Setting up WATO
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1. Setting up WATO
1.1. Configuration files
Before you can use WATO, you have to setup some things in multisite.mk. WATO organises hosts into multiple configuration files. This allows you to give your users selective access permissions - each group in your organization can manage their hosts independent of the others. Those configuration files are ordinary *.mk files lying around in etc/check_mk/conf.d. So your first step is to configure this list of WATO-enabled files. The following example sets up two files - one meant to contain network components and the other for the datacenter:
config_files = [ ("network.mk", "Network, Infrastructure", [ "admin", "user" ] ), ("datacenter.mk", "Servers in Datacenter", [ "admin" ]), ]
Each entry in this list is a tuple with three components:
Usually you do not need to created the configuration files. WATO will create them for you as soon as the first host is created in there. Your web server needs write permissions on that file. If you cannot give it write permissions to conf.d an alternative is pre-creating the files empty with touch and giving write permissions directly on the file. The setup script of Check_MK, tries to setup everything properly, though.
1.2. Host tags
The role of host tags is a crucial one in WATO. Please remember: WATO assumes that the monitoring administrator - probably you - is setting everything up in the best way possible and the users just manage their hosts and services. This might be the most important aspect where WATO differs from other Nagios configuration GUIs.
Lets make an example and assume that you have productive servers and test servers. The productive systems should have the notification period 24x7 whereas the test servers only 5x9. Furthermore - test servers should be in the host group test and warn/crit levels for filesystem checks on test systems should be at 95% and 101% (never get critical).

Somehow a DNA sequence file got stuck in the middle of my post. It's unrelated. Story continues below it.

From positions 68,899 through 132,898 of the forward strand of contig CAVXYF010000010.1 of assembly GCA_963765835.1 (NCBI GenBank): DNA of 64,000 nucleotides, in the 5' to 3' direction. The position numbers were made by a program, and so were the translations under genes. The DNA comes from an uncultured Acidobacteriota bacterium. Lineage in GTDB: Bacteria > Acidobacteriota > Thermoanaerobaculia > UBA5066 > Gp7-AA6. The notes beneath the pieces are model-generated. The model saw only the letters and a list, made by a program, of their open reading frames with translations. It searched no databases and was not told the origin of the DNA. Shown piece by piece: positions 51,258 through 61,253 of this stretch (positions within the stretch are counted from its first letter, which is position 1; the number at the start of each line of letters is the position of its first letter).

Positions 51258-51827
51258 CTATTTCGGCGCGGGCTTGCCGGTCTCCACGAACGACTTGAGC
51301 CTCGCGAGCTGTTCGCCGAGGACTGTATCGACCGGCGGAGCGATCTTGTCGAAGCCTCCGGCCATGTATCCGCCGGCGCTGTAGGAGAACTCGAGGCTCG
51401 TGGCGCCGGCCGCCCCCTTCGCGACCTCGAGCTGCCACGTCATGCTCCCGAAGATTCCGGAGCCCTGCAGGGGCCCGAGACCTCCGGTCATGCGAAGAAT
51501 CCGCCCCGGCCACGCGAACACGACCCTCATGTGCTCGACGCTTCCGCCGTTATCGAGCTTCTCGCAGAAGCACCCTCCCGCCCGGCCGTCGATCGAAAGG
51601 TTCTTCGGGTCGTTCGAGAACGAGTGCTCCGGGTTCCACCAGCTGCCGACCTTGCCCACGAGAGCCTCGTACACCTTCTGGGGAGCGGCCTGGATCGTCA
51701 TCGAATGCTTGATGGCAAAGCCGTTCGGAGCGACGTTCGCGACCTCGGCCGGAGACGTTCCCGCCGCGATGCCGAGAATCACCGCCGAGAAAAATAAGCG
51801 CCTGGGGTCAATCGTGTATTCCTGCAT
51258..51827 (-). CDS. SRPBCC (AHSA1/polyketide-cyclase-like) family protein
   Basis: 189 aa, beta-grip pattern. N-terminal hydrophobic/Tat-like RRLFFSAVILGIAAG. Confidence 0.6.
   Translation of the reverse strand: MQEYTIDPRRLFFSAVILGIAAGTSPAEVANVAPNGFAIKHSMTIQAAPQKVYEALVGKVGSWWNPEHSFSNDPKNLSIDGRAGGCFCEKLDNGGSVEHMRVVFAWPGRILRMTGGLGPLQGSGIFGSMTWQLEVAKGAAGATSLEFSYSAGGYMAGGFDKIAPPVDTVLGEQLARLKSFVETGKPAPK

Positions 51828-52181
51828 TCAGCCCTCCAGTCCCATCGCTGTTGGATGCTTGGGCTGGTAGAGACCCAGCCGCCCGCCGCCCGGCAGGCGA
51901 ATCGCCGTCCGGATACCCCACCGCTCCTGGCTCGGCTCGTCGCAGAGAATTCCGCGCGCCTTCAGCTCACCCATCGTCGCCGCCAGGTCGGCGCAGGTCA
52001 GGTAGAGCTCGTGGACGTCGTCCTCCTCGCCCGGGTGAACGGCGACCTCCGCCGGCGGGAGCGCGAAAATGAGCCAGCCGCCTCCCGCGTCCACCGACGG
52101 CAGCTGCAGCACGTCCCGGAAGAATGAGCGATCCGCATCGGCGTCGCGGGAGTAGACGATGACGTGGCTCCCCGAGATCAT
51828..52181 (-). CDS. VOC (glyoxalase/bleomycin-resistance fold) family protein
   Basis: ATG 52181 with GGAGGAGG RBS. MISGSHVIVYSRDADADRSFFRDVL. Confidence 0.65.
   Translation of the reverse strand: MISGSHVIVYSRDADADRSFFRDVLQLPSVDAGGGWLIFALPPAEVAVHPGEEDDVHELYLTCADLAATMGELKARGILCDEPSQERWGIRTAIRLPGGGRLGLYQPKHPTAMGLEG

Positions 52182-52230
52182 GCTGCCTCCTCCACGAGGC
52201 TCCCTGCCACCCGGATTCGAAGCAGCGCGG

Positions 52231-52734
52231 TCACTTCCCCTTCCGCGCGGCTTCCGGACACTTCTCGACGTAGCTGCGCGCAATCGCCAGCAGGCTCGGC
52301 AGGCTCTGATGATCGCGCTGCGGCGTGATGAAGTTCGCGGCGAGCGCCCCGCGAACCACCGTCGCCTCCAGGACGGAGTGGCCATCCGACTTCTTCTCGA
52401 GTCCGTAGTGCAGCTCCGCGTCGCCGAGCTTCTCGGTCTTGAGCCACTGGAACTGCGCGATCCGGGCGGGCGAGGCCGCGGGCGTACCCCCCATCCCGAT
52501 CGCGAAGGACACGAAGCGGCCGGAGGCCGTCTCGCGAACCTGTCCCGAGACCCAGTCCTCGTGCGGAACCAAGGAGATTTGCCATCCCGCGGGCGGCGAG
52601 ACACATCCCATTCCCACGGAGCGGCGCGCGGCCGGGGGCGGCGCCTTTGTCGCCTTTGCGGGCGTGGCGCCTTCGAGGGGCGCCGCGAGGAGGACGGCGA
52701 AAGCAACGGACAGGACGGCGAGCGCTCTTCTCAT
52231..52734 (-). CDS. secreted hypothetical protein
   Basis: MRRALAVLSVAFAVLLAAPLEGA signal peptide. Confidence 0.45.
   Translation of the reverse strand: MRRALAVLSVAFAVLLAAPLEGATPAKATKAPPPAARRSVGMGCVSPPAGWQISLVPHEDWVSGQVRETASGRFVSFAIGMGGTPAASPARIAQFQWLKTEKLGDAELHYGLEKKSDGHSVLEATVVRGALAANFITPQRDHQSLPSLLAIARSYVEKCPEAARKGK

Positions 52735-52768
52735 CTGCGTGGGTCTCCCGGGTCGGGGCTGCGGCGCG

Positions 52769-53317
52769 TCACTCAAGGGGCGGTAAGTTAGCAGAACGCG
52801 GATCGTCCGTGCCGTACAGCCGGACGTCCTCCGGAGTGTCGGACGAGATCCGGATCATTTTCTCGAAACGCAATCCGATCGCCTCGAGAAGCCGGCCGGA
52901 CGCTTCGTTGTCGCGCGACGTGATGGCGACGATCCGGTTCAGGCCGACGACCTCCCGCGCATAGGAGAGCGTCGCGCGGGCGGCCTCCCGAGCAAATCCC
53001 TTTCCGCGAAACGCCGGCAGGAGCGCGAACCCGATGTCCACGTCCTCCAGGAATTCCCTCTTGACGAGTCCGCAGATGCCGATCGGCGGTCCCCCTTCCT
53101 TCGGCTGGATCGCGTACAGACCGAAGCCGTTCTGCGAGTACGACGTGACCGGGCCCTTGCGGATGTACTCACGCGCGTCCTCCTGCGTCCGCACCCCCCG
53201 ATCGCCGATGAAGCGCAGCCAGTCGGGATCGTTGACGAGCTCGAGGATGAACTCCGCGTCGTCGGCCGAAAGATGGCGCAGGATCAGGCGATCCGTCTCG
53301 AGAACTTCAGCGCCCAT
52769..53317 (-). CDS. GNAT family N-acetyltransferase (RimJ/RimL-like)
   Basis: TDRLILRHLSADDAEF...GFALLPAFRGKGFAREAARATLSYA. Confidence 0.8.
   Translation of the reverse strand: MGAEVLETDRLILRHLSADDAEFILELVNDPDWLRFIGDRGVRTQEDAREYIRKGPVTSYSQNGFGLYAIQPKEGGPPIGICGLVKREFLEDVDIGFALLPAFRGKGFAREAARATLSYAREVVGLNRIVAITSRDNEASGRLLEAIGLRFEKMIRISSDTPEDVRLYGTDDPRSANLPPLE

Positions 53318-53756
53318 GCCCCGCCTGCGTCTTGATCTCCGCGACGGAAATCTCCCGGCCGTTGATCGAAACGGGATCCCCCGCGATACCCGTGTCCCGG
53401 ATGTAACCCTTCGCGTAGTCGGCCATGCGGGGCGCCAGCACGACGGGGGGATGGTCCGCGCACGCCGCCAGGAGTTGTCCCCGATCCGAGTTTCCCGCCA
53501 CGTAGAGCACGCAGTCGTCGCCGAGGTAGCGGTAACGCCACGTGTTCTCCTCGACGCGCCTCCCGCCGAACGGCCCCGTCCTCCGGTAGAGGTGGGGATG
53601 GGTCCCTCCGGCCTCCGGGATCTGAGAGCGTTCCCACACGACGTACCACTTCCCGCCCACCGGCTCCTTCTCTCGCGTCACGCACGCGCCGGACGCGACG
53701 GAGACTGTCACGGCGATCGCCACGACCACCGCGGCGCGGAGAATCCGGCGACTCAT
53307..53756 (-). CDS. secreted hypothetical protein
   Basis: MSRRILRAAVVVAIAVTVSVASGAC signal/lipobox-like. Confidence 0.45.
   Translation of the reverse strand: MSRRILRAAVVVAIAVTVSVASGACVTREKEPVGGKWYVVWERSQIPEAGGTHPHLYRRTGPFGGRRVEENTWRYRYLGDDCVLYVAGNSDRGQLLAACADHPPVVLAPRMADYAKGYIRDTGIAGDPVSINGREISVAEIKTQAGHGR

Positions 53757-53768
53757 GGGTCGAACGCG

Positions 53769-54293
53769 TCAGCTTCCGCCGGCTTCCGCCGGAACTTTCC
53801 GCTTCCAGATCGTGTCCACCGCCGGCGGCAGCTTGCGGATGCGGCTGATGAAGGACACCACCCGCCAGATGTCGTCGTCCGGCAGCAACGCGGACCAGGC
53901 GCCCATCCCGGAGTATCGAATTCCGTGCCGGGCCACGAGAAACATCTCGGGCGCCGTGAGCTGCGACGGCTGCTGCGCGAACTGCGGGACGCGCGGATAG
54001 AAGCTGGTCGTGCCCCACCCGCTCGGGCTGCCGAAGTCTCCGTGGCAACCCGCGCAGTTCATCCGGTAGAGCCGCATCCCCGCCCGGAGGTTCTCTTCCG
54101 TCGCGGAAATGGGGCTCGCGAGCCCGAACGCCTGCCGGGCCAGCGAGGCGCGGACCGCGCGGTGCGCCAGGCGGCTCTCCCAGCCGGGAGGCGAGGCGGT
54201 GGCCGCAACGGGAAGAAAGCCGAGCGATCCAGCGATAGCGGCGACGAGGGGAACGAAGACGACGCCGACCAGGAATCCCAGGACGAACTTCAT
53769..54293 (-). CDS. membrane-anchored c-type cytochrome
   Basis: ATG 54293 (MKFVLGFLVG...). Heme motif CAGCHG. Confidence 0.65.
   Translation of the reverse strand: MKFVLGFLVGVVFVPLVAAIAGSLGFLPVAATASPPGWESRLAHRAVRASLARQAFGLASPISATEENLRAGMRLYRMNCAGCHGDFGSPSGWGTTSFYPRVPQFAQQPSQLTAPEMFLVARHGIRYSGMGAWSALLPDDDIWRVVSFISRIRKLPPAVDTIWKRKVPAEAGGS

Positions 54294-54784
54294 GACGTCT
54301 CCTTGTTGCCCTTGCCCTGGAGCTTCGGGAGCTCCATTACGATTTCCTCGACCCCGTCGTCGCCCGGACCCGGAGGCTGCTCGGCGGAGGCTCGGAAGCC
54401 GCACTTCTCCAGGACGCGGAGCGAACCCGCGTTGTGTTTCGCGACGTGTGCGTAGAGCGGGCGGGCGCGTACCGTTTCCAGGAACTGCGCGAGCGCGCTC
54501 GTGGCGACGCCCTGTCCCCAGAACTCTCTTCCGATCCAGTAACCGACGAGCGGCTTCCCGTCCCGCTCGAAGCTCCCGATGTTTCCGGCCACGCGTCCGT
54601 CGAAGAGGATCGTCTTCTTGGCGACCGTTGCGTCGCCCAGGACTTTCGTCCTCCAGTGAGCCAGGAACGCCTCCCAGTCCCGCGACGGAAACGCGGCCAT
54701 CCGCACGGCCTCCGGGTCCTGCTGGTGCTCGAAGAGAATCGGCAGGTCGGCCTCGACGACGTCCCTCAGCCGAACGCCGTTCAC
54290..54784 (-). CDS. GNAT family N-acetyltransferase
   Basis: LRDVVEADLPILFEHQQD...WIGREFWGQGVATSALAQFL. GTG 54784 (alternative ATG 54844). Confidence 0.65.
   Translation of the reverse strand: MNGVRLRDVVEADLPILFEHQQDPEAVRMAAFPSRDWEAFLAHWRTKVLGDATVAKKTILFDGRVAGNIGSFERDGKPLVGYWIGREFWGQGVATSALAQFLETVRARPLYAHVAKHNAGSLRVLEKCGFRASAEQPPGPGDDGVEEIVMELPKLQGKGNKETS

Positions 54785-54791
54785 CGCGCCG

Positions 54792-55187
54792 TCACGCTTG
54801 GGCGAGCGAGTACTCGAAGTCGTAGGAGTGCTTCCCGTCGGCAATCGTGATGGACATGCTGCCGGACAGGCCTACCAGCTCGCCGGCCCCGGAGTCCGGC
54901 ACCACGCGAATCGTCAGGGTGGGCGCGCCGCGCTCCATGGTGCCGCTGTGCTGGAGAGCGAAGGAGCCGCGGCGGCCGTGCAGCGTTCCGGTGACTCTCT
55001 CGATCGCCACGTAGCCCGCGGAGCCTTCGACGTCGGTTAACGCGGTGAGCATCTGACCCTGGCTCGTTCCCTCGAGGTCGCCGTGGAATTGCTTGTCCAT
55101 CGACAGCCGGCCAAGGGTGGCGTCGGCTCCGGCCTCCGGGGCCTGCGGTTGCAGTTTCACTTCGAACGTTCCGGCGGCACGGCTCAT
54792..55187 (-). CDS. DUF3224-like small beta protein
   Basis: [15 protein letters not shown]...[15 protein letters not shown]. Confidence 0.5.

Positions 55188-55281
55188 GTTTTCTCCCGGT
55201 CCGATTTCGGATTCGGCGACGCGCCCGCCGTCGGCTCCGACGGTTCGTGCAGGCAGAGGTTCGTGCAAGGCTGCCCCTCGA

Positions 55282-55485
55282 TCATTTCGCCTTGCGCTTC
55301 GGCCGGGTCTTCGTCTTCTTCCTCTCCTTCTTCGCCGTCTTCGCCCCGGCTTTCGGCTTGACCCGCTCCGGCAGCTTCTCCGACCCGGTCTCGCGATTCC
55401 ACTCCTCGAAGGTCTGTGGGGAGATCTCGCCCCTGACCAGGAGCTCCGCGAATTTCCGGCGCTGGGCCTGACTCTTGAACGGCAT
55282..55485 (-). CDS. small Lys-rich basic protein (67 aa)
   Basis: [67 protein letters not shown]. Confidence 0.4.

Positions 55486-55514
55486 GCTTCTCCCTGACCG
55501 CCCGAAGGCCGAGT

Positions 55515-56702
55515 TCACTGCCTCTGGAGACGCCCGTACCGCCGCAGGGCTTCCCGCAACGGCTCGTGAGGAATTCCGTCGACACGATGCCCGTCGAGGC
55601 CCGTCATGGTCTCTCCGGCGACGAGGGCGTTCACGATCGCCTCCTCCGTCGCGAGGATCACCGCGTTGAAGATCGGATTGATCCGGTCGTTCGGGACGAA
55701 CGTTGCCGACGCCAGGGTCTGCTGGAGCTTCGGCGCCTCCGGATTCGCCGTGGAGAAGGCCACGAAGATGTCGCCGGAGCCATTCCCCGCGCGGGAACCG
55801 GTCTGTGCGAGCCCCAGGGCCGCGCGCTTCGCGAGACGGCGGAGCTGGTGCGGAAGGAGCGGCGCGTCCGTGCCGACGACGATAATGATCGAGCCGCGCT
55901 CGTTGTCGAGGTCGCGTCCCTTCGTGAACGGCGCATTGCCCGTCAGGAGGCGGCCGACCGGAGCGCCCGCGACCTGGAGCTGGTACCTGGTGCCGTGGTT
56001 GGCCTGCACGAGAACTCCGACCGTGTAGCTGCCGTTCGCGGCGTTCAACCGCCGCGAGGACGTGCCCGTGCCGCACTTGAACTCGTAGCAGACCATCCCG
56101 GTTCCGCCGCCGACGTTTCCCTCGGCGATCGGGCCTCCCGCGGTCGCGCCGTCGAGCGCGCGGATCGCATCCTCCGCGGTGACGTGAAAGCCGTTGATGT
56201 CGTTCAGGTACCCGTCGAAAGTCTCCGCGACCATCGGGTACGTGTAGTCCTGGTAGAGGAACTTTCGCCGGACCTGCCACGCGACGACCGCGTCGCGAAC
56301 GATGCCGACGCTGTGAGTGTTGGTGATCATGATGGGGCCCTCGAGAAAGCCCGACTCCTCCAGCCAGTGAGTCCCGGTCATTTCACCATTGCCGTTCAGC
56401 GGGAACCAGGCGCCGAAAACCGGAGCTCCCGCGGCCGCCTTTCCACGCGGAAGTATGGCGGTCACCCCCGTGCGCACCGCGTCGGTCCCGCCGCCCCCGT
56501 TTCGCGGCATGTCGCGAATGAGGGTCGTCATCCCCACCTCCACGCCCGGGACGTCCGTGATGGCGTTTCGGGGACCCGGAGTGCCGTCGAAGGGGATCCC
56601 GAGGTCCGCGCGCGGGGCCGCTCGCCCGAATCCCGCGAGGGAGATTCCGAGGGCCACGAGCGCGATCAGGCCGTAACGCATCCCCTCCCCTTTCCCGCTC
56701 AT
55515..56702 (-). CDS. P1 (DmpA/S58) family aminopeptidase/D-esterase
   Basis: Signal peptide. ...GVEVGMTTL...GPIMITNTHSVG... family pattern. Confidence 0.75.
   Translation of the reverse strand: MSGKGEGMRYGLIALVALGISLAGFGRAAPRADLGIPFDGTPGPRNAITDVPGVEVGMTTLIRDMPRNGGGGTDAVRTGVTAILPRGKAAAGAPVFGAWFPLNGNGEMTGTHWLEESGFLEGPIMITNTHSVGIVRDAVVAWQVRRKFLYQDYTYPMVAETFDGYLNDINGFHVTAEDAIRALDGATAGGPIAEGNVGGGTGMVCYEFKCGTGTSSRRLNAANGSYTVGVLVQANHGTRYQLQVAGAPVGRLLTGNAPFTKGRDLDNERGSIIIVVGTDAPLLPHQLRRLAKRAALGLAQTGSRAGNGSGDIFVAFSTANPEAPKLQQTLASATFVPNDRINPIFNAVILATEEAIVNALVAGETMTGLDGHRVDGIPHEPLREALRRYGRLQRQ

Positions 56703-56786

Your first step is to decide to use the host tags test and prod for declaring the productivity of each host. In multisite.mk you make that tag editable for your users. This is done with the variable host_tags in multisite.mk. For each group of tags one dropdown will appear in the "Edit host" dialog. The following example defines just our productivity tag:
host_tags = [ # select productivity ( "Productivity", [ ( "prod", "Production System" ), ( "test", "Test System" ), ]), ]
That way the user will be forced to select either prod or test when editing a host. In main.mk you can then define rules making use of these tags (which is beyond the scope of this article).
It is also allowed to specify None instead of a tag. In that case - if the user selects that entry - no tag will be set. The following example will show a second decision for setting the tag bulk:
host_tags = [ # first selection: productivity ( "Productivity", [ ( "prod", "Production System" ), ( "test", "Test System" ), ]), # second selection: SNMP version ( "Bulkwalk (SNMP v2c)", [ ( None, "Simple walk (SNMP v1)"), ( "bulk", "Bulkwalk (SNMP v2c)" ), ]), ]
In some cases you want to add more than one tag to a host when the user selects an item from the dropdown. The following example lets the user select the operating system of the host to be monitored:
host_tags = [ # ... some other tags ... ( "Operating System", [ ( "lnx", "Linux", [ "tcp" ]), ( "win", "Windows", [ "tcp", "snmp" ]), ( "net", "Network device", [ "snmp" ]), ( "ping", "Only PING this host", ), ]), ]
When the user selects "Linux", the host will not only get the tag lnx, but also tcp. Windows hosts will get the three tags win, tcp and snmp.
The resulting host dialog with the three example tags looks like this:
Please note: The main tag (here lnx, win, net and ping) must be unique in host_tags. on both sides of the equation. So, the following will not work:
host_tags = [ # ... some other tags ... ( "Operating System", [ ( "lnx", "Linux", [ "tcp" ]), ( "ubuntu", "Ubuntu ", [ "lnx", "feature"]), # Breaks up things! ]) ]
This approach of WATO has two main advantages:
Please note, that this rule based concept is not only easier, but also much more powerful than template or even copy & paste based concepts. Based on the host tags you can configure almost every aspect of monitoring. You are not restricted to Nagios settings but also can influence check parameters and all other aspects of Check_MK such as ignored_services and only_hosts.